3. Create opportunities to stretch. Everyone says Millennials are obsessed with growth and learning. But Carey makes it a way of life to create that environment. “Our job rotation ability is amazing. You won’t be in the same position after a couple of years,” says Scott, a young leader at Big Ass. “We move people around to match their strengths and passions and we tell them if they are in the same job after two years, either they failed us or we failed them.” Another young leader running a $70 million business has been there for about 8 years. Says Carey, “He recognizes that he is ahead of himself in his career, but that’s how you learn. When you put people into assignments that force them to stretch, they figure it out, they make mistakes, and they learn a ton . That’s how they get great. Nine times out of ten it works.” Carey fully recognizes the risk of putting younger leaders into assignments before being fully ready, but insists it’s the only practical way to grow the entire company’s capability. “They’re going to have to drive eventually, and only practice will make them better. It’s a scary thought, but the scarier thought is a group of untrained and untried employees taking over the reins.”
4. Show them genuine regard. Carey is smitten with this generation. He pays them 20% more than national averages and 40% more than local averages. He says he does so because he knows his employees are deeply community minded and wants them out spending that money in their city. He sees this as their responsibility to local community. Of his Millennial workforce, Carey says, “It’s just nonsense that they get a bad rap. I couldn’t be happier to have them.” He believes Millennials are an exceptional workforce and a great foundation on which to build a company. “They have absolutely no fear. They’re adept at discovery and learn from their predecessors. And they fit great with entrepreneurs because they can take ideas and run with them.” Carey also points out that their educational years working and playing in groups prepared them to be great collaborators, teaching them to understand a group’s dynamics. He funds gym memberships, volleyball leagues, and weekly “Fine Dining” dinners sponsored by leaders on his team to take mixed groups of employees out to dinner. It’s a genuine investment in them. And it’s smart business. “My millennial employees are my greatest recruitment and retention tool. Instead of working to keep them in my building after hours, ensuring that they have fun outside of work improves morale, enhances collaboration and spreads our brand organically.” His unfettered delight in, and willingness to learn from them is reciprocated in their loyalty to the organization and commitment to outstanding performance.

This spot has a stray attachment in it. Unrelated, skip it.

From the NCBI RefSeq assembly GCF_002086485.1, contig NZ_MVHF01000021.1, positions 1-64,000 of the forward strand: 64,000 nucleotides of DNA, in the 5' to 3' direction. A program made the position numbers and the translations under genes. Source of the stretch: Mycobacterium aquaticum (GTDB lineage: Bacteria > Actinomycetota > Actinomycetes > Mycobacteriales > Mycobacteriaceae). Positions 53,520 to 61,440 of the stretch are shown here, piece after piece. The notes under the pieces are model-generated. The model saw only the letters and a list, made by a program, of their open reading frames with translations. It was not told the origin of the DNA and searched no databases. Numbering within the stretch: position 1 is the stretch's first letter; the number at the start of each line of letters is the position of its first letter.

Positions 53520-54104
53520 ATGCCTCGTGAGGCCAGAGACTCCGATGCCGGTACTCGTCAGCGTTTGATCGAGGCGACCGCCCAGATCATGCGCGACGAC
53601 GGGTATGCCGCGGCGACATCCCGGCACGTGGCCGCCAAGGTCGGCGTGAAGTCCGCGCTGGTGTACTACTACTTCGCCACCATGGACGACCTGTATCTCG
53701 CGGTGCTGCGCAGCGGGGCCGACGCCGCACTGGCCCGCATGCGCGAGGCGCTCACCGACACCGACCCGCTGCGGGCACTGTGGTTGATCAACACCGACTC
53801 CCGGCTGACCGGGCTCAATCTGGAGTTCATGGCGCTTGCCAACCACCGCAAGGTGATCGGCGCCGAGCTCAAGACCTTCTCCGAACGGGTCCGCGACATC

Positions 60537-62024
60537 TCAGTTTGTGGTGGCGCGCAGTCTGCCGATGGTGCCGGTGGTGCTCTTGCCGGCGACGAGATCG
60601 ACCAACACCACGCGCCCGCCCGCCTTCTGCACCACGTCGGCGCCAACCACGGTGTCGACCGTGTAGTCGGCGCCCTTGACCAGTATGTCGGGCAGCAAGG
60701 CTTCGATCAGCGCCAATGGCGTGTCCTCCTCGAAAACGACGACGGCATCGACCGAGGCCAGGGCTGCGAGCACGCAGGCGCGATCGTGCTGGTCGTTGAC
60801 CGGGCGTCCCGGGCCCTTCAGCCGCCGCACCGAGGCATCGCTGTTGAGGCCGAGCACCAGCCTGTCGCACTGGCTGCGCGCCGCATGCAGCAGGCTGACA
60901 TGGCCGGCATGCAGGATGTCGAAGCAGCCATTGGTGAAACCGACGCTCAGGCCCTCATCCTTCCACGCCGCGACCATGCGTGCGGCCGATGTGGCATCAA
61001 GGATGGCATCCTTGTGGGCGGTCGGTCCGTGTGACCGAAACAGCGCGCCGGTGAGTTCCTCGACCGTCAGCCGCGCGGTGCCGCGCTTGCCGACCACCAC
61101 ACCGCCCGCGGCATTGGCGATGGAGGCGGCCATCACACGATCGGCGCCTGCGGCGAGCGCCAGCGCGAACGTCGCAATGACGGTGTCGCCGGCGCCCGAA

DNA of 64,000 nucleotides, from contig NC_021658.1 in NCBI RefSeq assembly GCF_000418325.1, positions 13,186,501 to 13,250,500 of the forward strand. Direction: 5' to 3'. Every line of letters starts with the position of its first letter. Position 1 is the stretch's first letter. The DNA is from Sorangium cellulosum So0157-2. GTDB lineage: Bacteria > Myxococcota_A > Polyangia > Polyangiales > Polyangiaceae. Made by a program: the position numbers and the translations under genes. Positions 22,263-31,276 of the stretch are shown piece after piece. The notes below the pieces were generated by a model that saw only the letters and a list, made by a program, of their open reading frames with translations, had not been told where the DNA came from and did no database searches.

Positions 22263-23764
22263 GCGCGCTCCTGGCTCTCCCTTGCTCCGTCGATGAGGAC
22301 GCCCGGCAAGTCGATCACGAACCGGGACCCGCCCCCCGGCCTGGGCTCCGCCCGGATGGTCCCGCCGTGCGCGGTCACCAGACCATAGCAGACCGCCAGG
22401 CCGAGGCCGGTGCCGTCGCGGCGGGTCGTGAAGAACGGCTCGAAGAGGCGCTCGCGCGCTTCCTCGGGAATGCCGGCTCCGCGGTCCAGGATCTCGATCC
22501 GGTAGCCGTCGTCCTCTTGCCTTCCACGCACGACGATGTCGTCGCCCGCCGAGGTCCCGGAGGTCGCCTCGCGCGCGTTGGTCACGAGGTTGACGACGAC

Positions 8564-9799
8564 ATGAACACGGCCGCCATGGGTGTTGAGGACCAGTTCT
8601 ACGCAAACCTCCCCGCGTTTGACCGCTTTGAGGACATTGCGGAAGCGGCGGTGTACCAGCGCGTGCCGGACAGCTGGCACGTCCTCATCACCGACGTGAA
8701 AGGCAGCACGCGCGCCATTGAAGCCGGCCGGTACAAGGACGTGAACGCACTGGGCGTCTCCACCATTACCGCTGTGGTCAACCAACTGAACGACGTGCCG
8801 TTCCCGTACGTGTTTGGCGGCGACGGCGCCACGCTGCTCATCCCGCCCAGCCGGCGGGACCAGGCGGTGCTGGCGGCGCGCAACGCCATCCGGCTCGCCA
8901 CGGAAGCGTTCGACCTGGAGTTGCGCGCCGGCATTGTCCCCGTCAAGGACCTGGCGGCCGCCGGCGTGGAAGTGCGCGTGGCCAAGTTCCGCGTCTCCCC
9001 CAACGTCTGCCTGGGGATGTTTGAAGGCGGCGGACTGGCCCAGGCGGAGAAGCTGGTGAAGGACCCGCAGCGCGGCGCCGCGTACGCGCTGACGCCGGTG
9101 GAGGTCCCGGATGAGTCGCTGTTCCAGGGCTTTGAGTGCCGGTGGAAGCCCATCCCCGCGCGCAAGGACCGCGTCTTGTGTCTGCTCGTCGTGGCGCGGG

How to lead this amazing generation of future leaders isn’t a mystery. My years of cross-generational research squarely confirm Carey’s choices. If Carey has his way, Big Ass Solutions will be here 200 years from now. It will likely be run by one of the great, great grandchildren of a graduate student just beginning their journey at the company. And that’s probably what Carey is building into his 200-year succession plan.